Another play drama will be performing is A Family Reunion to Die For, which is a murder mystery taking place in a country western themed hotel in the Virgin Islands. The characters in the play are trapped in the hotel during a tropical storm, and people are dying as the characters try to distinguish who the murderer is. “There is a lot of audience interaction; even though it is something I do not do often, I like to rope in the audience,” Sinclair mentions. “This play has diverse roles, allowing opportunity for new folks in drama to get on stage and have an interesting role for a first show.” A Family Reunion to Die For will take place in the auditorium November 13th through 15th.

Last year, Mr. Sincdrama2SFlair announced that the drama program will be performing a musical every year. This year, on April 30th, May 1st, and May 2nd, the cast and crew will put on Putnam County Spelling Bee. The musical is about a spelling bee with 6 odd ball characters from the ages of 8 to 12. The competitors include the over achiever who won the previous year, the girl who has helicopter parents always wanting her to do her best and is the top competition, the girl whose parents are never there and her best friend is a dictionary, the dorky guy who no one understands, and the flower child. “I chose this musical because it was the right show to do with the kids I had in the program this year. I thought about which kids I had who could fill these roles right,” Mr. Sinclair adds. This show includes audience participation, and although it is a humorous piece, it is also very touching. It gives the high school students a chance to relate to the characters on stage, reminding them of who they were in middle school.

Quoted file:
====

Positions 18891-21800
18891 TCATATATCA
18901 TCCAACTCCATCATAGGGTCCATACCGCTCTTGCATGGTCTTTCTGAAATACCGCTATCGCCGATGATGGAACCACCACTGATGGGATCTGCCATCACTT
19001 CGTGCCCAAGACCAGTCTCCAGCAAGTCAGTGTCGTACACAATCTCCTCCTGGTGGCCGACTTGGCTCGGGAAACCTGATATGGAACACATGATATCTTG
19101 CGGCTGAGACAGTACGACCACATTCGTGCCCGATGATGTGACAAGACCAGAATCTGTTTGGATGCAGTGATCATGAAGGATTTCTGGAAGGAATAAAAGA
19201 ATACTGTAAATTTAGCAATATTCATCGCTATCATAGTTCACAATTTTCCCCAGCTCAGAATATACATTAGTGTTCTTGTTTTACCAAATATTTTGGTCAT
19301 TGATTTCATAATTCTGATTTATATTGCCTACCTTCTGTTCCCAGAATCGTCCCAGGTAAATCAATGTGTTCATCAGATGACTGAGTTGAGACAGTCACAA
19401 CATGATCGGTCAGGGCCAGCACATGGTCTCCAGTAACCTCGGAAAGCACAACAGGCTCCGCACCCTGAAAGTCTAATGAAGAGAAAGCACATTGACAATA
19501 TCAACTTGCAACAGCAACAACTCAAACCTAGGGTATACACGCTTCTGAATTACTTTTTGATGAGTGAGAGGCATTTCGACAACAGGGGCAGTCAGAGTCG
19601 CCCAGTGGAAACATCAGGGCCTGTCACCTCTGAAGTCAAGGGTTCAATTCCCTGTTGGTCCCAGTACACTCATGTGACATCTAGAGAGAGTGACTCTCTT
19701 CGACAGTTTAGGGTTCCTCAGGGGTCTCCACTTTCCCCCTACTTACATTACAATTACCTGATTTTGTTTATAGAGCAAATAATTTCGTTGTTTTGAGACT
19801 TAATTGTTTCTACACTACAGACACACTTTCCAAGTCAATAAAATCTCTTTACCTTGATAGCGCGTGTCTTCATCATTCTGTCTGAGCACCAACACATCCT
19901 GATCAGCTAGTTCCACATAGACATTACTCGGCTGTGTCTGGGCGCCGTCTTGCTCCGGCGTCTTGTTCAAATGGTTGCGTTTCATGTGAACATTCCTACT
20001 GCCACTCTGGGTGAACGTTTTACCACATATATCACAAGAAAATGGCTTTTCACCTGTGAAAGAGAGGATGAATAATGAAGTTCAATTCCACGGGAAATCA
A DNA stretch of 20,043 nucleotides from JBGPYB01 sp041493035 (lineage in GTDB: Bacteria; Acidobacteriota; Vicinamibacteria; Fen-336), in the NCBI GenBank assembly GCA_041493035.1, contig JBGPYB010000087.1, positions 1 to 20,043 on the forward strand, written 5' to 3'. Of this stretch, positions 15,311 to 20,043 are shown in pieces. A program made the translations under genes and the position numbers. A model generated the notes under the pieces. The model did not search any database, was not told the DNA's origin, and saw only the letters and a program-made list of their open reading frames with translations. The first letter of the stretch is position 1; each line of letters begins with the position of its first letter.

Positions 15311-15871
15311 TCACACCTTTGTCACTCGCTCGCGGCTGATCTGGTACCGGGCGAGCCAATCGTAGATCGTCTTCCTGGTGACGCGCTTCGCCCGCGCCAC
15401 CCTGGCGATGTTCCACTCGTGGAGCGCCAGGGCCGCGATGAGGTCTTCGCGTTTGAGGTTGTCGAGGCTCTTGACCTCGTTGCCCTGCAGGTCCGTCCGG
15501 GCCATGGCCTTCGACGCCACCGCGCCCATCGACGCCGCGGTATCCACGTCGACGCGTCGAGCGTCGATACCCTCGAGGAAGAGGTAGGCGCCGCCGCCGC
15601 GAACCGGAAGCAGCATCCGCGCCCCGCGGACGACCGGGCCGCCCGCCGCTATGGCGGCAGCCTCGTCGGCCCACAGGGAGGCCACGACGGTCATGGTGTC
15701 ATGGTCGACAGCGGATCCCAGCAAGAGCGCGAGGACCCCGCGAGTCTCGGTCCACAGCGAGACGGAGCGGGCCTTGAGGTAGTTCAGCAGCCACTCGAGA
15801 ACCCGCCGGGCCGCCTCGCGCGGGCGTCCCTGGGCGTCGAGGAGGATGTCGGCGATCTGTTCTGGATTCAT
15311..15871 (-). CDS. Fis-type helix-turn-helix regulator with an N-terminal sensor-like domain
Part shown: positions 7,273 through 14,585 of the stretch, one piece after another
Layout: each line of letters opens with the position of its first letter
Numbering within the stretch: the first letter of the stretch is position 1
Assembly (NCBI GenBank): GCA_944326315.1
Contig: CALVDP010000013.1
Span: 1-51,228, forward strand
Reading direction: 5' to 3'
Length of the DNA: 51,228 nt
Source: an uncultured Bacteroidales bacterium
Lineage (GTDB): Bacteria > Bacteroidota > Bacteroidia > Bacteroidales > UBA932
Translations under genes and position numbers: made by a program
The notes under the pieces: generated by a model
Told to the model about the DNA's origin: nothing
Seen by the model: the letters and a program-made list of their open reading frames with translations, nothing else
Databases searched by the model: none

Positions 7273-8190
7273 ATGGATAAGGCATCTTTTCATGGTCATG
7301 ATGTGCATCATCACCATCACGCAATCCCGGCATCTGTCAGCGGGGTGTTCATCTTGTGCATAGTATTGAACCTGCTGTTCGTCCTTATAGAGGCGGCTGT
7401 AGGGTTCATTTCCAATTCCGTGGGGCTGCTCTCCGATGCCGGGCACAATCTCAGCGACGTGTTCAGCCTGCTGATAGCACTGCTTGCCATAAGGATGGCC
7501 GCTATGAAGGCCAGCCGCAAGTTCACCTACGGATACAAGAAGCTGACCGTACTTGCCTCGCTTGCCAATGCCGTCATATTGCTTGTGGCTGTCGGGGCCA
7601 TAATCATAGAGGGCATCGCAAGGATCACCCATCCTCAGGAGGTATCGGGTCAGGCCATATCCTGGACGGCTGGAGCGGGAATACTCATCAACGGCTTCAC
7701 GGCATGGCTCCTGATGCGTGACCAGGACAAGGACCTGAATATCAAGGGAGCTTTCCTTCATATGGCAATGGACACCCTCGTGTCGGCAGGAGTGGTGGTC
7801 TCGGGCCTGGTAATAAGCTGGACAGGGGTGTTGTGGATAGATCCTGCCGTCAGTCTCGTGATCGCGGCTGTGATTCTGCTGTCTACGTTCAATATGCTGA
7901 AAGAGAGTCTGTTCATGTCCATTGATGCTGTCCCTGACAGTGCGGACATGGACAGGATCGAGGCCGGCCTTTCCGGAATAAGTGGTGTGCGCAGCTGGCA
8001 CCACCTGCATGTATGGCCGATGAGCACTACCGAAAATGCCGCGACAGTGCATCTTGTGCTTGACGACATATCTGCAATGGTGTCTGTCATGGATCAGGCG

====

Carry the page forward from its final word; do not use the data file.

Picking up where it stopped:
On December 12th and May 15th, the advanced drama students act in a winter and spring showcase. At the showcase, students can either perform a monologue or get together with others and act out a scene. After everyone has created and practiced their scenes, they all put them together to create a larger piece including everyone’s work. Mr. Sinclair states, “The showcase gives students an opportunity to have a moment in the spotlight. They can show off what they want to do, and it also shows how much work goes into putting together all the scenes students create.” The drama program is branching out for more opportunities by entering more showcases this year.